How to reach your New Year’s health and wellness goals

Two women exercising on steps
Steps to getting healthy this year

If you are making a resolution this year related to health and wellness, you can take comfort in knowing you are not alone. 

In a recent Forbes survey, 4 of the top 5 New Year’s resolutions were improved fitness, mental health, diet and weight. Less encouraging was that most resolutions lasted under 4 months and 30% of respondents gave up within 2 months. A mere 7% kept to their resolution for the entire year. 

But success is possible, say health and wellness experts from Dartmouth Health. Understanding why you want to achieve your health and wellness goals–—then setting up clear specific, actionable steps toward reaching them–—will help you prevail. 

First, ask why 

To increase your odds of success, begin by asking yourself why your goals matter, says Dartmouth Health’s Employee Wellness Health Coach Heather Wolfe, MPH, RDN, LD, NBC-HWC.

“Many people may say they want to lose weight. But what is the motivation for that change? It will be different for each person. Why do you care about being healthier? You need to spend time exploring the why. Attaching your goals to a strong, specific why anchors them to something personally and powerfully meaningful. When life happens and threatens to derail your goals, remembering you have an anchor will keep you attached to your goal. That’s important,” says Wolfe.

Wolfe also encourages her clients to peel back the layers to get to their core value. For example, exploring why you want to lose weight might reveal you want to be more active. “Then, why do you want to be more active?” asks Wolfe. “Maybe because you are noticing it is becoming harder to get up and down. But why does that matter? Maybe you’d like to play on the floor with your grandchildren. That is what is most important to you.”

Visualize success 

But success is not just about the why. It is also about visualizing what success looks and feels like.

“Imagine your future best self. Crystalize a vision of you at your ideal wellness. When you embody it, it becomes real,” says Wolfe.

Set goals with action-oriented and measurable steps

Back up your goals with measurable and action-oriented steps.

“Recognize where you are starting from. Set 3-month goals that can serve as milestones to help you mark your progress. Ask what action steps you can take along the way to help you move toward that milestone,” she says.

If you fall short one day, resist being critical of yourself. Instead, be patient and reflective. “What was it about that day that got in the way? What can I do differently next time?” asks Wolfe.

Be realistic

Karl Dietrich, MD, a family medicine provider at Cheshire Medical Center, also advises his patients to set goals that can be achieved with measurable and realistic steps.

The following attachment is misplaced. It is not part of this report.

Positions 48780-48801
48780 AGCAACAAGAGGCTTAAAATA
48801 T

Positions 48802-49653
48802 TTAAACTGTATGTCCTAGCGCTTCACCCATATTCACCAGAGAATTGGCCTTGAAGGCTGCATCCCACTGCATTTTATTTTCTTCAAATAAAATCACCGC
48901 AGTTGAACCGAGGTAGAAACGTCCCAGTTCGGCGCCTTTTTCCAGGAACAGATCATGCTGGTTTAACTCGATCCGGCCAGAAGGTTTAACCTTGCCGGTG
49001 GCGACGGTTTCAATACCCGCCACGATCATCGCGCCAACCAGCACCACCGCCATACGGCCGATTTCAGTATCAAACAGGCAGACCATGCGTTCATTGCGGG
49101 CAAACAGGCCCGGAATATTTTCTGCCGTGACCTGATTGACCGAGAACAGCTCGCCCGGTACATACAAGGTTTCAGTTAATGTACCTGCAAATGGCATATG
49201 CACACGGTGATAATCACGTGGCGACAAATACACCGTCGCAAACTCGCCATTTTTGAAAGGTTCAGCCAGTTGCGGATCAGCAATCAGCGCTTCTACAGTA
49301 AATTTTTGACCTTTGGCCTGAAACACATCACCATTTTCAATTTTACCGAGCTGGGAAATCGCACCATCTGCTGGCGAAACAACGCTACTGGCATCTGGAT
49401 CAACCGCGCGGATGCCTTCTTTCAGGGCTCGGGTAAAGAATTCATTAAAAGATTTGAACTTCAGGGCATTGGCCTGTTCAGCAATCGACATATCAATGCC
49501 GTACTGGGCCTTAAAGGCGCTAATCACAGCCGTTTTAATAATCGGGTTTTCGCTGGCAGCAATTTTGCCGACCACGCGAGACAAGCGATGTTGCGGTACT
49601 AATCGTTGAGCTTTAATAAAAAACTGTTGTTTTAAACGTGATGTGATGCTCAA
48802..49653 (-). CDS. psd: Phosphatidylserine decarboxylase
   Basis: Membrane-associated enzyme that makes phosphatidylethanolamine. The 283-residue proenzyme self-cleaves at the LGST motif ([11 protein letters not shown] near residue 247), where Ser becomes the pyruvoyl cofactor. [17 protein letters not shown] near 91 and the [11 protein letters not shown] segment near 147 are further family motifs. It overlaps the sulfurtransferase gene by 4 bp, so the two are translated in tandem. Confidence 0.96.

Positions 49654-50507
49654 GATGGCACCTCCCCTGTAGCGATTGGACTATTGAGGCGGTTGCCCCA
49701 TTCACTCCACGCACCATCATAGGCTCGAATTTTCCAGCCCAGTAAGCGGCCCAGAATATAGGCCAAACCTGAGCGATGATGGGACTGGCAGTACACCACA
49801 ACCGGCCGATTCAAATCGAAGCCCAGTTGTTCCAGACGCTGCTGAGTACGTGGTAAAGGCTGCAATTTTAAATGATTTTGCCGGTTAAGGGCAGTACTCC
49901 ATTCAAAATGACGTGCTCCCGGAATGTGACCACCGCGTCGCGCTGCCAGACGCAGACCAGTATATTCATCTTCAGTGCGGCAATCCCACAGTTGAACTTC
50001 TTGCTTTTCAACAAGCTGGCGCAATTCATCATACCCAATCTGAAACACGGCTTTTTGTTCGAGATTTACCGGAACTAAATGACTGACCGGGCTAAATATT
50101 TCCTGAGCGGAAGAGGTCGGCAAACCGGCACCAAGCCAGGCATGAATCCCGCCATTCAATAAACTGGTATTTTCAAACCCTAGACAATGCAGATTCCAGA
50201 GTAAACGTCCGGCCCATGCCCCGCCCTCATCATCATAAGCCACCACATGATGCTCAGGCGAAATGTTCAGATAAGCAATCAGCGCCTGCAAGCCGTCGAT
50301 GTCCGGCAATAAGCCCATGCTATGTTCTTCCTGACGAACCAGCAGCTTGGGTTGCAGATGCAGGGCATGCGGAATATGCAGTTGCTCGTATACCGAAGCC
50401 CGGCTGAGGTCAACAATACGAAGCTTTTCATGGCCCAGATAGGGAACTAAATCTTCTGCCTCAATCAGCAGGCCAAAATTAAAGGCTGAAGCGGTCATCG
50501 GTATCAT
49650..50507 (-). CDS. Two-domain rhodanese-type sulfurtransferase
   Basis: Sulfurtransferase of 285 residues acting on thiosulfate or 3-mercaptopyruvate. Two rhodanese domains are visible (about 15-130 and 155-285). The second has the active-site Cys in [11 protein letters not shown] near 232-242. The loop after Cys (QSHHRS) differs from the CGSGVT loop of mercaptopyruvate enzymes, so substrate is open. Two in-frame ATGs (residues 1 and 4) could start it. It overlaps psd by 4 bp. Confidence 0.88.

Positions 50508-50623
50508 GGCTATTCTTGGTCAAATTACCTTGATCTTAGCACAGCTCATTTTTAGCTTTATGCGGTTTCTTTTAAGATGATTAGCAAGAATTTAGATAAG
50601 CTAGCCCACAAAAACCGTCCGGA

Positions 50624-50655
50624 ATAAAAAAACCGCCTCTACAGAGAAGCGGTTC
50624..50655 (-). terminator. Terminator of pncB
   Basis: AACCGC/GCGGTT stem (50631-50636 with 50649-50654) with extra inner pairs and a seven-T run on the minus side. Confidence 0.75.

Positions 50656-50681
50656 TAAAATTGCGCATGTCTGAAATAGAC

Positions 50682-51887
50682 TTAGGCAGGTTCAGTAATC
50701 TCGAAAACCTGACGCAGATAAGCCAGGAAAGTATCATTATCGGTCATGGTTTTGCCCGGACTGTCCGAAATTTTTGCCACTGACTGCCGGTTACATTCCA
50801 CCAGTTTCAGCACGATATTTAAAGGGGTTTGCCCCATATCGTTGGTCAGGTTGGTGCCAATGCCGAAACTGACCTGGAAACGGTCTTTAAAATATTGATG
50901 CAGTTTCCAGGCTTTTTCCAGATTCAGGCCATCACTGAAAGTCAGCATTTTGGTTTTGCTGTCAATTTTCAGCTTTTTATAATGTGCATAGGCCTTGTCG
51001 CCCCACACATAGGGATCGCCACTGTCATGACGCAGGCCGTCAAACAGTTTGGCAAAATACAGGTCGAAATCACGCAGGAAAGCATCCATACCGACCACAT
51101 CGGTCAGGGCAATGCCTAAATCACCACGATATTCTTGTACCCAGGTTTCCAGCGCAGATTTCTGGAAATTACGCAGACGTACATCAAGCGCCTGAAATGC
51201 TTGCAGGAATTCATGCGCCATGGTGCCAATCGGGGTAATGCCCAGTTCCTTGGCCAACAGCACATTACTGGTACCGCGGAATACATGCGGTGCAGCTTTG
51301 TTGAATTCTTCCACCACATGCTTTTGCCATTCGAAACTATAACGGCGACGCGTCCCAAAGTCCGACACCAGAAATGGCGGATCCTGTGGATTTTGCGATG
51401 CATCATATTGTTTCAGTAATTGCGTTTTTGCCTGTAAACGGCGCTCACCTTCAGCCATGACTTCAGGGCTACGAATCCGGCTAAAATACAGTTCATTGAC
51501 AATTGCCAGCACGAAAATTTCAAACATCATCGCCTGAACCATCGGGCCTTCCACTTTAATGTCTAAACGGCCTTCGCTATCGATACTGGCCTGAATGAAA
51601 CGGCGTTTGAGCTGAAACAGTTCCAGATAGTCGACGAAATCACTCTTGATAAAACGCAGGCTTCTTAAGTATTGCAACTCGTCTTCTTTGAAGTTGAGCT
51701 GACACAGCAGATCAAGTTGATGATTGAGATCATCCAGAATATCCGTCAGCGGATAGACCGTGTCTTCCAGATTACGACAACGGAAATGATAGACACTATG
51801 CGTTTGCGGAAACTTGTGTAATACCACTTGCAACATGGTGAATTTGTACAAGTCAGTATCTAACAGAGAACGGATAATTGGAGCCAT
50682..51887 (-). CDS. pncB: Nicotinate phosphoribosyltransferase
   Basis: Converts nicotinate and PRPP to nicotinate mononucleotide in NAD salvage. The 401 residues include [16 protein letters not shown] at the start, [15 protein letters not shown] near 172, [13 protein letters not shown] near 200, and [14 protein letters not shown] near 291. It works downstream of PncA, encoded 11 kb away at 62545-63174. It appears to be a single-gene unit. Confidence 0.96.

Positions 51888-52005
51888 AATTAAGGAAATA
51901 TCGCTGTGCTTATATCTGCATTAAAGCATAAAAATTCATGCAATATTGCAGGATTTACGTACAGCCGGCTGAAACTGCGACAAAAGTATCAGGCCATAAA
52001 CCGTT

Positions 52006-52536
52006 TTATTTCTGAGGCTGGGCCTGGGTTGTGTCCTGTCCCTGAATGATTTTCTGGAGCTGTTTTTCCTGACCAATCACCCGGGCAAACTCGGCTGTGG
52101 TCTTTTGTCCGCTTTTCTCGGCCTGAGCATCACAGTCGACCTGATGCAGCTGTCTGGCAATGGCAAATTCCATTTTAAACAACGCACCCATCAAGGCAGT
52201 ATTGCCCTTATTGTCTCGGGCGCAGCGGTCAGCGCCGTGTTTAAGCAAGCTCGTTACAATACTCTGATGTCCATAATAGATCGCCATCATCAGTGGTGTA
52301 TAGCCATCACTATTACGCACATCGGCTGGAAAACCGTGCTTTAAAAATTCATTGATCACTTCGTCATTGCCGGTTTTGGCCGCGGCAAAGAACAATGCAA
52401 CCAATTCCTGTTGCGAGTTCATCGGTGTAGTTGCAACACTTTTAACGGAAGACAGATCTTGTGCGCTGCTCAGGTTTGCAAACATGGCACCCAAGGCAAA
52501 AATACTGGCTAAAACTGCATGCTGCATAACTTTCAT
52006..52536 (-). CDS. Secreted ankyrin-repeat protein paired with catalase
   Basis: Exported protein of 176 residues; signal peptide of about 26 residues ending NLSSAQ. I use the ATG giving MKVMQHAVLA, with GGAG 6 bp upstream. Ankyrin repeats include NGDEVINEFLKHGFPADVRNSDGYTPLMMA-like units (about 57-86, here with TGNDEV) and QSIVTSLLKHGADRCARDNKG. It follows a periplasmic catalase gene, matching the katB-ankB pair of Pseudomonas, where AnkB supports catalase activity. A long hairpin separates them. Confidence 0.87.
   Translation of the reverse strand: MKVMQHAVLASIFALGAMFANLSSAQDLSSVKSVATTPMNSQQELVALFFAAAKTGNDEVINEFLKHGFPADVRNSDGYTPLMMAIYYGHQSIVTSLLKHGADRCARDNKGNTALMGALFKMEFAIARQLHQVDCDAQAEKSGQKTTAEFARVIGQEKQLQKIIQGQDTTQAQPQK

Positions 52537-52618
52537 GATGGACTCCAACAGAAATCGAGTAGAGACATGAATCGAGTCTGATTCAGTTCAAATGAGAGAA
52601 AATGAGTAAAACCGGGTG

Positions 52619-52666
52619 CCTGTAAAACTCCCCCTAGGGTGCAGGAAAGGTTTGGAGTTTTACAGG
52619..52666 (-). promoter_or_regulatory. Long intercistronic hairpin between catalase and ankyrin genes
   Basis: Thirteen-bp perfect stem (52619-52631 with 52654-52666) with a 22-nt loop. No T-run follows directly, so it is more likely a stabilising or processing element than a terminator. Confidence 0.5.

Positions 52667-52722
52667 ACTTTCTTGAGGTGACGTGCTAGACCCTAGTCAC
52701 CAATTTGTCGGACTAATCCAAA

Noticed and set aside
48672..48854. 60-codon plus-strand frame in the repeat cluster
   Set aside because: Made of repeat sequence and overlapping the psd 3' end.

“Being honest and realistic with your goals helps you succeed in whatever you strive for—such as enjoying better health and well-being," says Dietrich. "At first, my patients often make resolutions that focus on the end result—completing a 5K, losing 10 pounds, sleeping 8 hours a night—without getting specific about exactly how they will do that. Focus your goals on the habits you want to stick with rather than just the results."

For his patients, Dietrich recommends a SMART goal structure. This structure allows for goals with actionable steps that are:

  • Specific: Well-defined, clear, and unambiguous.
  • Measurable: Make specific criteria to measure your progress.
  • Achievable: Attainable, not impossible.
  • Realistic: Within reach and relevant to your other goals.
  • Timely: A clear starting and target date.

"Setting vague goals like ‘be healthier’ doesn't work well," says Dietrich. "It's hard to tell if you're accomplishing them and people tend to lose momentum. SMART goals are much more effective."

Get support

But even with such an intentional and measurable approach, sticking to your goals can still be tough. Do not be afraid to seek support from those around you. 

A large-scale study of more than 1,000 participants by PLoS One found physical health, weight loss and eating habits to be the 3 most popular New Year’s resolutions. It also found that supported, approach-oriented goals boost the likelihood of success. 

A friend, a loved one, or a health coach all can provide encouragement and support.

Make it easier on yourself

Lastly, don’t make achieving your goals any harder than they need to be. 

"Patients' goals often focus on something they've struggled to do in the past, so it's important to make it easier for yourself to achieve those goals this time," says Dietrich. 

For example, if your resolution relates to diet, what changes can you make so your new healthy habit becomes the easiest option for you to choose? 

“If you want to eat a healthier diet but often eat unhealthy snacks out of convenience, ensure healthy snacks are always easy to grab where and when you usually eat them," he says. 

Additional resources